In Andrew Baker's book 'Matrix Groups', he as defined tangent space to $G$, a matrix group, at $U \in G$ as $$T_U G =\{\gamma ' (0) \in M_n(\mathbb K) : \gamma \ \text{is differentiable curve in} \ G \ \text{with} \ \gamma(0) =U \} $$ In proving that $T_UG$ is real vector space to show closure under addition he uses following construction $\gamma (t)=\alpha(t) U^{-1} \beta(t) $. Thus it is clear that this proof depends on $U$ being invertible.
But in general tangent space of a manifold is defined using pushforward. The two definitions are equivalent. So why invertibility of $U$ seems to play important role here? Is there alternate proof other than the argument that the two definitions of tangent space are equivalent and thus...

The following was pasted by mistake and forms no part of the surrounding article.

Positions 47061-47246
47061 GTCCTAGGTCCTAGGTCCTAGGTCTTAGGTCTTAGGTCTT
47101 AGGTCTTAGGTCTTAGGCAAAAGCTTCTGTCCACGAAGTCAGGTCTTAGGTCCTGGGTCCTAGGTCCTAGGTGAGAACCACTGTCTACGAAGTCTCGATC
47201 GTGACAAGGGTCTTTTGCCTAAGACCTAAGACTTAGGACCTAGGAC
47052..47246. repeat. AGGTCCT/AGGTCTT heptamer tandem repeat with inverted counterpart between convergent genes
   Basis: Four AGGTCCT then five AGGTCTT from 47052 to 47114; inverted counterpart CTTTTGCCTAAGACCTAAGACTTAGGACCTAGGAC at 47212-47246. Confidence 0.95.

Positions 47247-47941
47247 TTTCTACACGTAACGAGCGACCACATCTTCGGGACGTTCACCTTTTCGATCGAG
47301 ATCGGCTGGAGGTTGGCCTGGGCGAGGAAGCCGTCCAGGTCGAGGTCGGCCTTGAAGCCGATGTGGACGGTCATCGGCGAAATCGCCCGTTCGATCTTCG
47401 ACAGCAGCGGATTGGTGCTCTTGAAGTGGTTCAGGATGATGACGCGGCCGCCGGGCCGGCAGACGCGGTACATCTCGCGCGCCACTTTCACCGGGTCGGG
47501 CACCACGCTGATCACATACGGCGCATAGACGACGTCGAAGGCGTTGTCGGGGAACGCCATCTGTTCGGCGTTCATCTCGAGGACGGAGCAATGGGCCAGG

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    $\begingroup$ In general, you use smoothness of $M$. In the case of matrix group, it is the group structure that gurantees smoothness (i.e., if it is possible to move infiniteismally into two directions, then by the group property, it is possible to move infinitesimally into the sum direction). Alternatively, you could restrict yourself to groups that have a sufficiently nice definition (e.g., algebraic groups, i.e., given by polynomial equations in the matrix entries) $\endgroup$ – Hagen von Eitzen May 19 at 11:45

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